NAB forms lobbying coalition to act against spectrum incentive auctions
Michelle Clancy ©RapidTVNews | 03-11-2011 Furthering its fight against what it perceives as certain death for some TV affiliates, the US National Association of Broadcasters (NAB) has launched the 'Future of TV Coalition' to lobby regulators and lawmakers to oppose the auction of vacated over-the-air broadcast spectrum to wireless carriers.
Recognising that there is a looming spectrum crunch for mobile broadband services, USregulator the FCC and the United States Congress are considering whether or not to allow incentive auctions, wherein television broadcasters can offer some of their spectrum for bids in return for a share of the proceeds. Congress is expected to vote on the issue by 23 December. NAB opposes the scheme vehemently, because stations will need to "repack" their signals into smaller bands in order to free up the auctionable airwaves--those that participate and those that don't. This will mean that between 900–1,200 TV stations will likely need to change channels, disrupting service and confusing viewers, at a cost of $2.5 billion.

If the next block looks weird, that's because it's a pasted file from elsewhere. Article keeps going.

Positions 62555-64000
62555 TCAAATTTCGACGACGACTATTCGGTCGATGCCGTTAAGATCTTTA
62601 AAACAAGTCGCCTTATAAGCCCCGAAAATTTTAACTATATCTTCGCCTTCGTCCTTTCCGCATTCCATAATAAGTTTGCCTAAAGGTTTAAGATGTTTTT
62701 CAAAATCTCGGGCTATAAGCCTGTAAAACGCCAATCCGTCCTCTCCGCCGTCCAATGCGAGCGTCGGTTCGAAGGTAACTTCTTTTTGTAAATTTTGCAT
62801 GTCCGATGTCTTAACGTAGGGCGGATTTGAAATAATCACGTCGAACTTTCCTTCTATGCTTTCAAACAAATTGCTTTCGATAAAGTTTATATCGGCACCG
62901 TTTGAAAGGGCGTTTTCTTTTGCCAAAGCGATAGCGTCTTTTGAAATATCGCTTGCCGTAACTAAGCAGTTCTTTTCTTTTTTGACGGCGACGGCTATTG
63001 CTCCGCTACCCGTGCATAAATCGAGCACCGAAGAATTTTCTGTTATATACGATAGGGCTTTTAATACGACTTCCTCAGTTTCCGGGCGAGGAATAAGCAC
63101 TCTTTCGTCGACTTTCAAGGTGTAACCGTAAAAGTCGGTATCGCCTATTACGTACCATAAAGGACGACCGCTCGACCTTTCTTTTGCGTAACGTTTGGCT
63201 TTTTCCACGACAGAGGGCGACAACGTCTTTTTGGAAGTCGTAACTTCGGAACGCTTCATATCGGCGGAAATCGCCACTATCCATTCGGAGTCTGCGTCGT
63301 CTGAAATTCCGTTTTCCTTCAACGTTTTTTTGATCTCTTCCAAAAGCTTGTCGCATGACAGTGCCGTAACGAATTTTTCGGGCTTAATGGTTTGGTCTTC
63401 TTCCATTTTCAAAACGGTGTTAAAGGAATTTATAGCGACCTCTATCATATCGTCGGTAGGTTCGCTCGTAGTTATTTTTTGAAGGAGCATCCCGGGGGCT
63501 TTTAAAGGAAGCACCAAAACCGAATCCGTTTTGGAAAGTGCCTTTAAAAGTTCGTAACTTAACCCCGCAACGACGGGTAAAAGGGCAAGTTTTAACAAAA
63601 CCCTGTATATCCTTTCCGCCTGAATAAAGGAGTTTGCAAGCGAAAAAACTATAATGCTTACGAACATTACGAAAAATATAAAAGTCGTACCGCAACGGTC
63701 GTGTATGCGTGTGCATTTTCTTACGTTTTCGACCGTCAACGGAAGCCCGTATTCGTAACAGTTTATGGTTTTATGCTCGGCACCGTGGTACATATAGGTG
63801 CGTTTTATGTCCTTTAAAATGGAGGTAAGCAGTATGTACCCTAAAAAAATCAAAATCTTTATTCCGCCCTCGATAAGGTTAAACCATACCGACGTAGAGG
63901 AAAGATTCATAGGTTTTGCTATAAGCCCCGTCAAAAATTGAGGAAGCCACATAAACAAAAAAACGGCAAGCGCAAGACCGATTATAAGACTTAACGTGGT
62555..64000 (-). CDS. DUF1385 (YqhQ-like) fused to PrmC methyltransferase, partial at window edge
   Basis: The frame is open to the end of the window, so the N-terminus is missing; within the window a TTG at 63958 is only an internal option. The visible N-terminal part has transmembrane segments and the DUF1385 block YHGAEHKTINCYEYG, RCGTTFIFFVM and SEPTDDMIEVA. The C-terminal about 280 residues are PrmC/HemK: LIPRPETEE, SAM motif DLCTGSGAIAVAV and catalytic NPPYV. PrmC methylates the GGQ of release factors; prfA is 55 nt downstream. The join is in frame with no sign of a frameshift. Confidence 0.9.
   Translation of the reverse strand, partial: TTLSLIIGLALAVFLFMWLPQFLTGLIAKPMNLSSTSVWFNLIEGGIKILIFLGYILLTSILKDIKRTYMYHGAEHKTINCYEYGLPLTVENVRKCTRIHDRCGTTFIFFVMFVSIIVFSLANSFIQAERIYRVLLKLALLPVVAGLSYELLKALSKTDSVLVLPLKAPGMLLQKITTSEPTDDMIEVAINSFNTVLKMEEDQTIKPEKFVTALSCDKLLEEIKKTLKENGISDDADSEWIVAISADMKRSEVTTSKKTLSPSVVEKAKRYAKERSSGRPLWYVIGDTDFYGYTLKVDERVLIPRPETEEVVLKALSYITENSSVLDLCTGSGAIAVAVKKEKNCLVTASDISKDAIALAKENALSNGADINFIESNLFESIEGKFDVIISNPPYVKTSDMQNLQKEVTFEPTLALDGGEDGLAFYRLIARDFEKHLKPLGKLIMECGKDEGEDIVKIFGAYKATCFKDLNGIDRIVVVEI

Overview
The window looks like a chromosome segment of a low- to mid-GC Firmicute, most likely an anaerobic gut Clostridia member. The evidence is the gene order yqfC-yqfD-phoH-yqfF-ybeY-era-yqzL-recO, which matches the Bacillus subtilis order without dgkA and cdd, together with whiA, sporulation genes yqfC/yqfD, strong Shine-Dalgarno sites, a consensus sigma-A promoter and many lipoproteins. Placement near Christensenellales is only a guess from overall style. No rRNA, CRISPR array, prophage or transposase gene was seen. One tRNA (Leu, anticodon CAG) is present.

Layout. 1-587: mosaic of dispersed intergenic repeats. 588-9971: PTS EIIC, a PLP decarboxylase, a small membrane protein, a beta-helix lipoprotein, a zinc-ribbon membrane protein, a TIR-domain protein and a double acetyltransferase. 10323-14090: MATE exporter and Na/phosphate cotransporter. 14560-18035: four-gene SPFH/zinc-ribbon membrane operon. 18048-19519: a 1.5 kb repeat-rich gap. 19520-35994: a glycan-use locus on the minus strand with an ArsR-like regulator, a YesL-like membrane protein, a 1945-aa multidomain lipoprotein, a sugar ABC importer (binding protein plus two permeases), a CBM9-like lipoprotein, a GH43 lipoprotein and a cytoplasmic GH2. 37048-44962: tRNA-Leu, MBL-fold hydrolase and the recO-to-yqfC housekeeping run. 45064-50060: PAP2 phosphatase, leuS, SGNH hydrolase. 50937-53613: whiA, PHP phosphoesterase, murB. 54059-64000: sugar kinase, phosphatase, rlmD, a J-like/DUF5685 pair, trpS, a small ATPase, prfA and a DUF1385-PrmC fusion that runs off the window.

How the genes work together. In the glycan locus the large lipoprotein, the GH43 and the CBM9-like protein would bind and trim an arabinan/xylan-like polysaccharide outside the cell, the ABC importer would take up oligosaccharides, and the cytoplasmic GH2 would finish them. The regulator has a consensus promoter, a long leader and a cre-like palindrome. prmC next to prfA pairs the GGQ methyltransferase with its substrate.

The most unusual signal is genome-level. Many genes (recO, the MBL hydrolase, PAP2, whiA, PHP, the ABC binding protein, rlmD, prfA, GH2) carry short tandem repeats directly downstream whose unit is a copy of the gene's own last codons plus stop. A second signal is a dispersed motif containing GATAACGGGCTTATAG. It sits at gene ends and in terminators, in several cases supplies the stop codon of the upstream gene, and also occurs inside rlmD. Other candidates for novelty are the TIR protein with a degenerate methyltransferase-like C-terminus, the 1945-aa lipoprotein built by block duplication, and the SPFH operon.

“What we're saying is that if auctions go forward, ‘Please protect the signal contours of TV broadcasters,’ ” NAB President and CEO Gordon Smith said during a press briefing.
The NAB isn't alone: another coalition, the Coalition for Free TV and Broadband, represents low-power TV and translator stations and has offered an alternative to the incentive auction plan that would allow the broadcasters themselves to offer point-to-multipoint broadband services, paying 5% of the revenues to the U.S. Treasurer. Such a situation would effectively turn local affiliates into data carriers, who could act as either wholesale providers to wireless companies or operate under a retail brand.
Members of the Future of TV Coalition include Antennas Direct, Bounce TV, the Centre for Asian American Media, County Executives of America, The Country Network, Digitenna, DLT Entertainment Limited, LATV Networks and American Latino Syndication, Luken Communications, MHz Networks, Native American Public Telecommunications, New York Television Festival, Open Mobile Video Coalition, Pacific Islanders in Communications, Qubo, This TV, and Vme Media.